• Later on, the exterminator comes around and takes his place.
    • The frog fits this as well, to a lesser extent, from the point of view of the insects it swallows.
  • Savvy Guy, Energetic Girl: Zoc, a jaded, irritable wizard, and Hova, a kind and outgoing healer.
  • Scenery Censor: The animators makes use of this to maintain Lucas' dignity after he's been shrunk but before he creates his makeshift outfit. It's not entirely successful, as it occasionally displays his Barbie Doll Anatomy.
  • Shapeshifting Excludes Clothing: Lucas wakes up in the middle of the night, shrunk down to the size of an ant. As he explores his surroundings he literally stumbles across his now-enormous pair of underpants that he shrunk out of.
  • Shot in the Ass: A very subtle example when Lucas gets pushed into the anthill. The ants repairing the colony take it in turns to guide the falling Lucas towards the Queen by shooting a web-like goo on him, the first stream of which hits Lucas straight in the butt.
  • Shout-Out: Lucas' outfit he makes after being shrunk, and for the final battle against Stan Beals, resembles Ant-Man.
  • Shown Their Work:
    • When Lucas asks Hova to cross her heart, she crosses her abdomen instead of her thorax like Lucas does, explaining to Lucas that her heart is in her abdomen. This is true about ant anatomy.
    • Some species of ants do "farm" other insects for honeydew, having something of a symbiotic relationship. Most ants that keep around "livestock" use aphids, but one family of butterflies does symbiote with ants while they are still caterpillars, the Lycaenids.
    • Ants do care for their wounded comrades: if an ant loses a limb, others will feed their crippled sister as long as she is able to beg for food with her antennae.
    • Ants do indeed have hierarchy among the workers: active foragers do the scouting and give orders to passive foragers (who do the heavy lifting but do not really look for the target unless ordered).
    • Ant vs. wasp clashes are very real, and red ants do use their acid to blast the enemy from the sky. Even the reason is realistic: wasps do hunt caterpillars, including those that prefer to hide among ants.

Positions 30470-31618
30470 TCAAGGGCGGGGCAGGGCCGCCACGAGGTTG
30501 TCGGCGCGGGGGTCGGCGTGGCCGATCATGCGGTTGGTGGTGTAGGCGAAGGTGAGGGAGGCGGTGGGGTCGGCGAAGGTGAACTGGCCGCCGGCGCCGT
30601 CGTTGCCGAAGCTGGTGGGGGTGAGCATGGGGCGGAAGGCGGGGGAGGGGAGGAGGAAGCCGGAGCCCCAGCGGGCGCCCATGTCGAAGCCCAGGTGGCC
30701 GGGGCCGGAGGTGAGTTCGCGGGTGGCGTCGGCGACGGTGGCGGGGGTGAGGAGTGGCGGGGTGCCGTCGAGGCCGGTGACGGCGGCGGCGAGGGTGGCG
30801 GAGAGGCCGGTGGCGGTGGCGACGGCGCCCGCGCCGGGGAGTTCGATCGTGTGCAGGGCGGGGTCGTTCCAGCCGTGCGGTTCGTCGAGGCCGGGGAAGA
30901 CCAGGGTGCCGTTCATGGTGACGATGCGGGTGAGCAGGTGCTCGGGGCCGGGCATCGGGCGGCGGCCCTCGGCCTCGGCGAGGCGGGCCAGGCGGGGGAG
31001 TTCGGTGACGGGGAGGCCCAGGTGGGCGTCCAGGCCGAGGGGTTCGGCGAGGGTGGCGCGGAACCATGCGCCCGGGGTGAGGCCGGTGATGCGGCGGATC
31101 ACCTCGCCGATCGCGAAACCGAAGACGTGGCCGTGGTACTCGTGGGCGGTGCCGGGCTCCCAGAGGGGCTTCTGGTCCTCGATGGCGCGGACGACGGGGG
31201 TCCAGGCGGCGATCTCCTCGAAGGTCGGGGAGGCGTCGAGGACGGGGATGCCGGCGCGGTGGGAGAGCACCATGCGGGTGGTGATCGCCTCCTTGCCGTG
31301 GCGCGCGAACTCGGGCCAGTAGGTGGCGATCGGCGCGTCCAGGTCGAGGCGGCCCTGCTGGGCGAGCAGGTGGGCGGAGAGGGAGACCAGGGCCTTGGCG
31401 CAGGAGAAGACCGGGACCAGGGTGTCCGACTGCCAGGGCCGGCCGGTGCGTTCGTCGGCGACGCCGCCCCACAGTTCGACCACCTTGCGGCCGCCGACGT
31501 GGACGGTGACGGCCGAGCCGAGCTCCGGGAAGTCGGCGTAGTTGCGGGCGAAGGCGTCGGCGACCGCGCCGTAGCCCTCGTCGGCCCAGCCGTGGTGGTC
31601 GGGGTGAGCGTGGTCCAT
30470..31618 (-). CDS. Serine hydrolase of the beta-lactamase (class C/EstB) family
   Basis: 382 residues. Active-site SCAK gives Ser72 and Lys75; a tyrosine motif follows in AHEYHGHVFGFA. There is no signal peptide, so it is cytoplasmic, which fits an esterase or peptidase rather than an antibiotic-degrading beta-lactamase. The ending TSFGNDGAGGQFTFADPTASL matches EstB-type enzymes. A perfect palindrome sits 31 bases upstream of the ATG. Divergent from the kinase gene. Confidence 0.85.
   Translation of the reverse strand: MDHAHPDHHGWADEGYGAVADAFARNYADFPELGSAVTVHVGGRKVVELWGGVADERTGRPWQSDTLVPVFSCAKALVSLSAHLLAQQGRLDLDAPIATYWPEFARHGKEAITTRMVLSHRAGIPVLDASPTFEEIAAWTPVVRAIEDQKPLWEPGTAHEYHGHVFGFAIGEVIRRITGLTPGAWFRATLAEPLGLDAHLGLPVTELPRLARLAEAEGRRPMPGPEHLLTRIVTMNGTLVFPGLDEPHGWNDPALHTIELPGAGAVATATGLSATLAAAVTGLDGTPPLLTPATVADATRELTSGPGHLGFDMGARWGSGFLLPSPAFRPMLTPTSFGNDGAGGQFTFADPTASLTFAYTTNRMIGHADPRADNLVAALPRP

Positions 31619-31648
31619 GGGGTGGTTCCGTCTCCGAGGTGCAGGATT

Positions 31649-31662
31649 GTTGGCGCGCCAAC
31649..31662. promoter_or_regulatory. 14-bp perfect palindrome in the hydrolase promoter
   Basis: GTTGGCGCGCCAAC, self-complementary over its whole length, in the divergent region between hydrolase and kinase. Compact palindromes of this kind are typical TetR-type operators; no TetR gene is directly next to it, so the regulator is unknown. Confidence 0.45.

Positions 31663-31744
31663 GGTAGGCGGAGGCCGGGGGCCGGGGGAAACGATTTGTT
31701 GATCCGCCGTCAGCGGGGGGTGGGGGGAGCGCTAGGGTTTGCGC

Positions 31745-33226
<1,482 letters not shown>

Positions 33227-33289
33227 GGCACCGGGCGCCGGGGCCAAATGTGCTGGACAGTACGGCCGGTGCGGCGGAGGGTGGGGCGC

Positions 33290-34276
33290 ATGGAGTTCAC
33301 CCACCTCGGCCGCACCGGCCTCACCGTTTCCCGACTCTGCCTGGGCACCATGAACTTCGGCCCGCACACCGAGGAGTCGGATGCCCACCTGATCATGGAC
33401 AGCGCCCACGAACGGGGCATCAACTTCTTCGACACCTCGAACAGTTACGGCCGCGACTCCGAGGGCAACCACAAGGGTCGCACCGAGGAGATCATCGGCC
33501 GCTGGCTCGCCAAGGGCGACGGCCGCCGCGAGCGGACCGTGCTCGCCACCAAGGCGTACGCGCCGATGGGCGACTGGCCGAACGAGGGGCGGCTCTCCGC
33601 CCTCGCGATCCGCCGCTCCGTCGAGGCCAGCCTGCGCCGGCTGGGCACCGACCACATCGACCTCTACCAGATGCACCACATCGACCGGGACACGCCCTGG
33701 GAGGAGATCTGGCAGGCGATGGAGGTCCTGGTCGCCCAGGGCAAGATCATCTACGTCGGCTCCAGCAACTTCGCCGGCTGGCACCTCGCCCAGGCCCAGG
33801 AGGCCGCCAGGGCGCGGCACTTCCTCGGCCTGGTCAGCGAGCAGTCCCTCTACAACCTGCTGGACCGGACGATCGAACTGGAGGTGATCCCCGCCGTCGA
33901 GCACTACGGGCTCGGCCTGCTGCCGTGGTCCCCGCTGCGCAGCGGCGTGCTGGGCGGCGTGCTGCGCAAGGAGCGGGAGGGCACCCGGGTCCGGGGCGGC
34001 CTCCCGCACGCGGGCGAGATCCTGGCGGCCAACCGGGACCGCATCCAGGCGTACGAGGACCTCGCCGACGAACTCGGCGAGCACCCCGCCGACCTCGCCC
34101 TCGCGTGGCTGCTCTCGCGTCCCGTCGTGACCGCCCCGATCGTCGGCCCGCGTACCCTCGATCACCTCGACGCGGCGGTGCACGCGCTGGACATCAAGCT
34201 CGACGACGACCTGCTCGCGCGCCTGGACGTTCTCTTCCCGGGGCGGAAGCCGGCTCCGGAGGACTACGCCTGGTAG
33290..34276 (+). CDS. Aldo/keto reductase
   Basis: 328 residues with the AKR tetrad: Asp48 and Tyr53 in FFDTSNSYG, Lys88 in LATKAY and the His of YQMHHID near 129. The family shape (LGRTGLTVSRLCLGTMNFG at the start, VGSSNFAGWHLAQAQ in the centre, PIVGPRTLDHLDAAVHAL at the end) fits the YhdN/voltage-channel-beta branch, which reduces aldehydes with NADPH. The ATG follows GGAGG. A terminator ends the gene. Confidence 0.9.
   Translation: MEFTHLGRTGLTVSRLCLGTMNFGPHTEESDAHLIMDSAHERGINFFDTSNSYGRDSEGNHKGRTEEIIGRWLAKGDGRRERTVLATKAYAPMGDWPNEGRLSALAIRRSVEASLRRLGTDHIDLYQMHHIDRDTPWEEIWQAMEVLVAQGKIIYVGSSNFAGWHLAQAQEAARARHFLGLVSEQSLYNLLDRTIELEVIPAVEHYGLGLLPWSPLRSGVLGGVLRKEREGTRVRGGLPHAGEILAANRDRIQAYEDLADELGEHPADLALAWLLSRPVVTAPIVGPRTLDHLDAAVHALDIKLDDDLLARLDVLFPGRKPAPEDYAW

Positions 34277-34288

• An ant, while small, can indeed drag something relatively large across a vertical surface.
    • While ants do not form "relationships" (that's a termite thing), they do recognize their fellow ants (i.e. specific individuals) and engage in complex communication, even trading resources with other ant colonies.
    • Ants have complex eyes. In the film, most insects have pupils, but you can see their eyes are made of small facets. When Lucas makes a lens out of a "discarded" eye, it shows the world in multiple facets as it's supposed to. It's also saying much that an ant seeing Stan's truck can recognize the movement very well, but not the details: this is how ant eyes work.
    • Unbelievably, ants use not just chemical weapons, but other objects against enemies they cannot defeat with their mandibles alone, such as soaking the noxious coating of slugs with pieces of sand. Be glad they are not human-sized indeed.
  • Toilet Humour: When reading off Lucas's List of Transgressions, among them is one only referred to as "the dreaded yellow rain!" Lucas contests that he really had to go that day.
  • Unusually Uninteresting Sight: The beetle, fly, and glow worm Lucas meets inside the frog's stomach don't seem especially shocked at the sight of a human child shrunk down to their size and in the same predicament as the three of them.
  • Villainous Badland, Heroic Arcadia: The ants live in the middle of a green and well-tended lawn, while the wasps nest in a patch of sandy desert dotted with cacti... and sitting rather incongruously in the middle of a manicured suburban garden.
  • Wedgie: The neighborhood bully gives one to Lucas in the beginning of the movie. It is made clear that Lucas gets them on a regular basis from the bully, as he complains that he's running out of underwear.
  • What Happened to the Mouse?: No one knows what happened to Stan Beals after he got chased away by wasps.
  • Wicked Wasps: The chief recurring danger for the ant colony, besides Lucas himself, are the wasps also living in the garden, who regularly conduct raids on the ants and carry off their caterpillar livestock — and sometimes the ants themselves — as food. Notably, they're far less anthropomorphized than the ants: while the ant characters are depicted with human mouths and eyes and as standing upright and using their foremost legs as hands, the wasps are portrayed much more realistically with no grasping limbs and with sideways-opening jaws and blank compound eyes, giving them a much more alien and menacing appearance.


Video Example(s):


Ant Bully Teaser Trailer

The interviewer then clears his throat and points his finger up who got the part, as Beetle looks up, we see Lucas Nickle (with a mean look on his face) from Beetle’s POV, then it cuts back to Beetle, but from a different camera angle. It then cuts back to Lucas from Beetle’s POV as he proceeds to step on him. After he stomps on him, it then transitions to the film’s logo, along with text fading in, saying "STOMPING INTO THEATERS SUMMER 2006". Afterwards, it cuts back to Beetle, who managed to survive from Lucas stomping on him. Lucas steps on him again, as we only see his shoe. The beetle then weakly says “CUT!”.

How well does it match the trope?

5 (9 votes)

Example of:

Main / GiantFootOfStomping